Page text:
With a dwindling pool of teachers for schools to call on, it makes sense to cast your nets far and wide, including those currently teaching abroad. And, as we explore here, government initiatives have made it easier to do so.
The Office for National Statistics reports that “International migration contributes [significantly] to the workforce in schools, with around 12% of school [teaching] staff in England born outside the UK in 2015 to 2017; this varies greatly across the country, from 4% in the North East to 31% in London.”
It’s harder to find figures for the many UK-born teachers who are currently teaching abroad but who one day wish to return to these shores. We spoke to several teachers in international schools overseas. They say that the pandemic has changed things for those who feel they’d be better off back in the UK with family and friends.
It remains the case that teachers overseas keep an eye on vacancies here. They may not have the Times Educational Supplement on the table in the common room, but they have the app on their phone. They also like to keep tabs on former employers and colleagues.
And for teachers born outside the UK, our education system is still held in high regard, with many schools seen as world-class, hence the huge popularity, with both parents and teachers, of international schools founded by some of our best public school brands, such as Repton, Dulwich, Sherborne, Marlborough, Wellington, Winchester and Harrow.
The benefits of recruiting overseas teachers are many
Travel broadens the mind. It is both inspiring and humbling. As French novelist, Gustave Flaubert put it, “Travel makes one modest. You see what a tiny place you occupy in the world.”
Time spent living and perhaps working abroad is a sure sign of adaptability, adventurousness, and openness to new ideas. Those who have soaked up other cultures will have grown in confidence, as people and as teachers. Both resourceful and resilient, such candidates are often the best problem-solvers and critical thinkers.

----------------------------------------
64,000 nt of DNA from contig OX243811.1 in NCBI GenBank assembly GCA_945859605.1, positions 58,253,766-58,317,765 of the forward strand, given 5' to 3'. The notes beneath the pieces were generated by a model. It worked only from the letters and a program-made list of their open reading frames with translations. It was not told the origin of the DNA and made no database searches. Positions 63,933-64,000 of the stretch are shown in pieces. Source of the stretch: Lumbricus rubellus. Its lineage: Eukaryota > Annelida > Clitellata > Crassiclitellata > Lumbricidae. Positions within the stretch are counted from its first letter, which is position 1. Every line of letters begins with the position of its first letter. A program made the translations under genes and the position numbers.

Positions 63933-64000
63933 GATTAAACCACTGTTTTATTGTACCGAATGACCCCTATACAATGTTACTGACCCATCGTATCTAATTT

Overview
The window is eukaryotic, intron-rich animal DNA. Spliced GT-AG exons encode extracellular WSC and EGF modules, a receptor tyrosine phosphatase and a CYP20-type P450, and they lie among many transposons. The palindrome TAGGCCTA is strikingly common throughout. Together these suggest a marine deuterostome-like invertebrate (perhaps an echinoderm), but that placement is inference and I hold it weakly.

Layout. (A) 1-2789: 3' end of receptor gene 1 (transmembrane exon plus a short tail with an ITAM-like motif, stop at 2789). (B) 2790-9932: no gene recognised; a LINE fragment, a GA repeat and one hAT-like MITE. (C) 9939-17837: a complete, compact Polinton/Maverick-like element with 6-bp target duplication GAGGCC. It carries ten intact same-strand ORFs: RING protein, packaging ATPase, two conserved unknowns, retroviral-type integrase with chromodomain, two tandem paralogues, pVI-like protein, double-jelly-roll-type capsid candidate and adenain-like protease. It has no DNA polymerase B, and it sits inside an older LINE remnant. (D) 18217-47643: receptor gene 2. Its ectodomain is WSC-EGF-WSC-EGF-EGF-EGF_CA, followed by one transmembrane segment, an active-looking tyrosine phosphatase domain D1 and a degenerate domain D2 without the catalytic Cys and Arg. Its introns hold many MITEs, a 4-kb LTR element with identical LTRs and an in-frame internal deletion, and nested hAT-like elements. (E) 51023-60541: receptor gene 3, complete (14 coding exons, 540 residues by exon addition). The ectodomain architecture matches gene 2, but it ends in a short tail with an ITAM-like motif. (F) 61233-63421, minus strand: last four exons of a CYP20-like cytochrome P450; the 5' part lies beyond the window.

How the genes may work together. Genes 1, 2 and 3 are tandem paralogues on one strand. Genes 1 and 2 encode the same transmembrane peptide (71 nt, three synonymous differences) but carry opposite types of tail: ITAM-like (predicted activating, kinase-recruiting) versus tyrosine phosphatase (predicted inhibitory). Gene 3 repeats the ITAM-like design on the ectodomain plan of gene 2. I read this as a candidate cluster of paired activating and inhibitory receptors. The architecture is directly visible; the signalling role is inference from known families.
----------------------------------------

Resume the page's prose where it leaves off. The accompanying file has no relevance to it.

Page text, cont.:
For language teachers, immersion is the key to true fluency. There’s no better way to learn a language than from native speakers.
Diversity in the common room
Greater diversity in the common room widens the perspective and enriches the education of pupils. Racism has once again reared its ugly head in recent news. Diversity in schools and colleges goes some way to address ignorance and prejudice, along with preparing pupils for a many-faceted, multicultural world beyond the school gates.
The elephant in the room
There are challenges, however, to luring teachers back to the fold. It’s important to face head-on why many teachers leave to teach abroad in the first place. The Guardian ran a piece last November with the headline, “‘I would burn in hell before returning’ – why British teachers are fleeing overseas”.
The push and pull factors are numerous and complex. Some of the issues are societal or systemic, and therefore out of your hands.
But, what can you do?
Ethos sets you apart
We’ve written before about making sure your employer brand stands out.
CPD may be your USP. Sell the teaching experience, as much as the advertised position. Sell the culture and values of your community. These are the things that make every school unique. Remember, teachers don’t so much want to join schools as join communities.